Everyone loves an Agatha Christie play, right? It’s a reliable choice at the theatre any night of the week. So what makes this production of Witness for the Prosecution any different from the rest?
Oh. My. Word! Let’s start with the venue. The courtroom setting for this drama is situated in London County Hall, which is completely stunning. Completely. It’s enormous and strikingly opulent, with floor to ceiling marble, mahogany benches and red leather seating. Immediately you are immersed in the excitement of the courtroom itself and feel part of the case. Your role as an audience member might change depending on where you are sitting: you could be on the jury, or even deliver the verdict! Cast members enter and exit through the seating, so there are extra whispers of conversation that you might catch, which add to the authenticity of the scene. And the in-the-round setting means we’re constantly scrutinising those opposite, as the thrilling drama unfolds. Together, we are witness to a life or death decision!
We quickly learn that Emily French, a wealthy, older woman, has been murdered. She has left her inheritance to a young man, Leonard Vole (Joshua Glenister), and suspicion for her death falls on him, particularly when we discover he hadn’t disclosed to her that he is a married man. He now stands trial for his life, pleading his innocence with the assistance of renowned lawyer Sir Wilfrid Robarts QC (Owen Oakeshott). In an unexpected twist, his German wife is called as a witness for the prosecution against him.
This new cast brings an exciting dynamism and focus to the show, keeping it razor sharp. Glenister is perfectly cast as the baby-faced Vole. Both unsettlingly nervous and cheekily naïve, he keeps us constantly on edge and really gives nothing away, with his culpability uncertain right up until the last moments of the play. Oakeshott is flawless as the competitive defence lawyer, determined to prove Vole innocent, driving the action forward with relentless energy.
Alongside the exciting detective work of the whodunnit, there is plenty of humour to be had, with secondary characters such as Mandy Symonds as Janet Mackenzie and James Hayes as Mr Justice Wainwright providing wonderfully funny moments. The use of the ensemble cast securely underpins the performance, with the police guards sealing off the doors adding to the oppressive environment, and tightly choreographed scene changers emphasising the theatricality of the court room drama – itself within a play: we’re constantly questioned as to what is truth and what is fiction here?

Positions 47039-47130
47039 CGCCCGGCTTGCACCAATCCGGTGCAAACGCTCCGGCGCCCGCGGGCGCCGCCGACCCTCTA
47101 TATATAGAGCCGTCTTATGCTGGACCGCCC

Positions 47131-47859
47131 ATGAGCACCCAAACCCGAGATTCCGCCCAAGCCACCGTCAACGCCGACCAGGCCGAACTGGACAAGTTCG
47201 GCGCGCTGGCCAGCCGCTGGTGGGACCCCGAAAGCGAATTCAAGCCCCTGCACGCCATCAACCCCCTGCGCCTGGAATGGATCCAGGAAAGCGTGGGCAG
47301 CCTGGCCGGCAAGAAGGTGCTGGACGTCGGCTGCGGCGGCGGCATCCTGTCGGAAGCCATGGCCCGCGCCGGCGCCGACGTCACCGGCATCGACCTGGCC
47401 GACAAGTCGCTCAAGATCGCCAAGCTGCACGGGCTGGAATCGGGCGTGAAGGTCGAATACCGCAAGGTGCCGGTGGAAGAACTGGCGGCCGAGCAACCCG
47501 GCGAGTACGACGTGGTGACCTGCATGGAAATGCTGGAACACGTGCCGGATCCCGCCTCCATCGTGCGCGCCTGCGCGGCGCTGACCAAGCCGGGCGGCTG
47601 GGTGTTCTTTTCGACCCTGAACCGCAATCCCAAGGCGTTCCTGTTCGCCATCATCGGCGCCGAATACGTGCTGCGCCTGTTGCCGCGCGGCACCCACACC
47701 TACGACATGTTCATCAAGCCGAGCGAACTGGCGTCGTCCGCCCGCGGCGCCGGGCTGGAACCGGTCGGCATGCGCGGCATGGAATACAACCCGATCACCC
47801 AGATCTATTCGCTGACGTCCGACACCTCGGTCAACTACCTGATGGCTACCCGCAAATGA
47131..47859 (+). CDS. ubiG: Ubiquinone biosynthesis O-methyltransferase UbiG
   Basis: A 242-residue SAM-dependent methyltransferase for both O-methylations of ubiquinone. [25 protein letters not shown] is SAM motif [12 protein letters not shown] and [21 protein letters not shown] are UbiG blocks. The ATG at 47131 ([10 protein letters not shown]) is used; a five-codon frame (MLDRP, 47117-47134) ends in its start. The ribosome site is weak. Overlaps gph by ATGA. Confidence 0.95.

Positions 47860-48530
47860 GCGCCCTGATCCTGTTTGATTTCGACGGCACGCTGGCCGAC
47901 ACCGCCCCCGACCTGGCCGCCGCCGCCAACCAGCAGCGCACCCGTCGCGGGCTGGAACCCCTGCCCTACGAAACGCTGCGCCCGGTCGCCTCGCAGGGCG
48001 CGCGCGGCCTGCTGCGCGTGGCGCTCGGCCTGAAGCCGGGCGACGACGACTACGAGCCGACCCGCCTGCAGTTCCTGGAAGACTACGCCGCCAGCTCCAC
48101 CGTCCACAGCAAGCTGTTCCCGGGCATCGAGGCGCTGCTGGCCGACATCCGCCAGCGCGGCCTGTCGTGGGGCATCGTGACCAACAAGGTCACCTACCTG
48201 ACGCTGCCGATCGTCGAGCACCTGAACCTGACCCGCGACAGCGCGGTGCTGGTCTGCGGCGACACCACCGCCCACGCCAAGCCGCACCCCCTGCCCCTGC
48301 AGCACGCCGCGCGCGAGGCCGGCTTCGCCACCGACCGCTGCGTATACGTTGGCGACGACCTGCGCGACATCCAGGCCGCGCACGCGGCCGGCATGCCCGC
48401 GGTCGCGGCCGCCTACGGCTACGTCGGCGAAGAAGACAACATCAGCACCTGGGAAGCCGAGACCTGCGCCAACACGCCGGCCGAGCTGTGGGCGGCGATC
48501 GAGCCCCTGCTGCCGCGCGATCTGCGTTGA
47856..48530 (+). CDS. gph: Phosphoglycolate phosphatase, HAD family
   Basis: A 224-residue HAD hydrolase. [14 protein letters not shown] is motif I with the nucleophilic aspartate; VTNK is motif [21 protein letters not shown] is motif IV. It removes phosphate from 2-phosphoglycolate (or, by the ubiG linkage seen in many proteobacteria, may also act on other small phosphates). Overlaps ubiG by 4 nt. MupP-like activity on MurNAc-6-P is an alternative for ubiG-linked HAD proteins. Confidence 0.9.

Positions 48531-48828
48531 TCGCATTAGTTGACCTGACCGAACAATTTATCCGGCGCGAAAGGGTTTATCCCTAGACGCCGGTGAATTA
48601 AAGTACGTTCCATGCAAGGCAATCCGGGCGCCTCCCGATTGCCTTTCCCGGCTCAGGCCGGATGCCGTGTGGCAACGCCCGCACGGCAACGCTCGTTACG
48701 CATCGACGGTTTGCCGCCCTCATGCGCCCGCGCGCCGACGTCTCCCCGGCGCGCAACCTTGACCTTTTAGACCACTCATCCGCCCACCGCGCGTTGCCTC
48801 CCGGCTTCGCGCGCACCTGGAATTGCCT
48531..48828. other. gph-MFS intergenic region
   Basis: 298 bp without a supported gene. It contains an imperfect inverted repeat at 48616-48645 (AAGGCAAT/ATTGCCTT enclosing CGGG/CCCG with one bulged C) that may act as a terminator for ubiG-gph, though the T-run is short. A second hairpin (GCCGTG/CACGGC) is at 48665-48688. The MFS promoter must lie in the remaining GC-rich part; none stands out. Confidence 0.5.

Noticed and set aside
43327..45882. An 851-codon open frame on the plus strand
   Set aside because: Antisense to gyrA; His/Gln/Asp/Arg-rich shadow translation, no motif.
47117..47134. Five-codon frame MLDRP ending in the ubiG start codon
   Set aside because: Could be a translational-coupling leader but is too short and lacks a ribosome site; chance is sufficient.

Innovative stage design by William Dudley makes impressive use of the space, whilst Chris Davey’s considered lighting brings both fierce intensity to the action, or adds chillingly to the murkiness of the story. The wonderfully evocative soundscape by Mic Pool surreptitiously creates an unnerving sense of deep unease and melodrama that is almost tangible!
Director Lucy Bailey’s choice of a post-WW2 setting allows for beautiful period costuming, which is a joy in itself. Additionally, it cleverly provides a historical backdrop of division between social classes and a mistrust of foreigners, which feeds toxically into the tension.
This production is enormously impressive, offering a classic thriller in an extraordinary setting that elevates the play beyond its already superb script. Witness for the Prosecution has already become a must-see tourist attraction, but it really is an excellent choice for anyone seeking a truly special theatrical experience at any time of year. The facts of the case are clear: it would be criminal to miss it.
Written by: Agatha Christie
Directed by: Lucy Bailey
Sound Design by: Mic Pool
Lighting Design by: Chris Davey
Design by: William Dudley
Produced by: Eleanor Lloyd Productions and Rebecca Stafford Productions
Witness for the Prosecution plays at London County Hall and is currently booking until 25 September. Further information can be found here.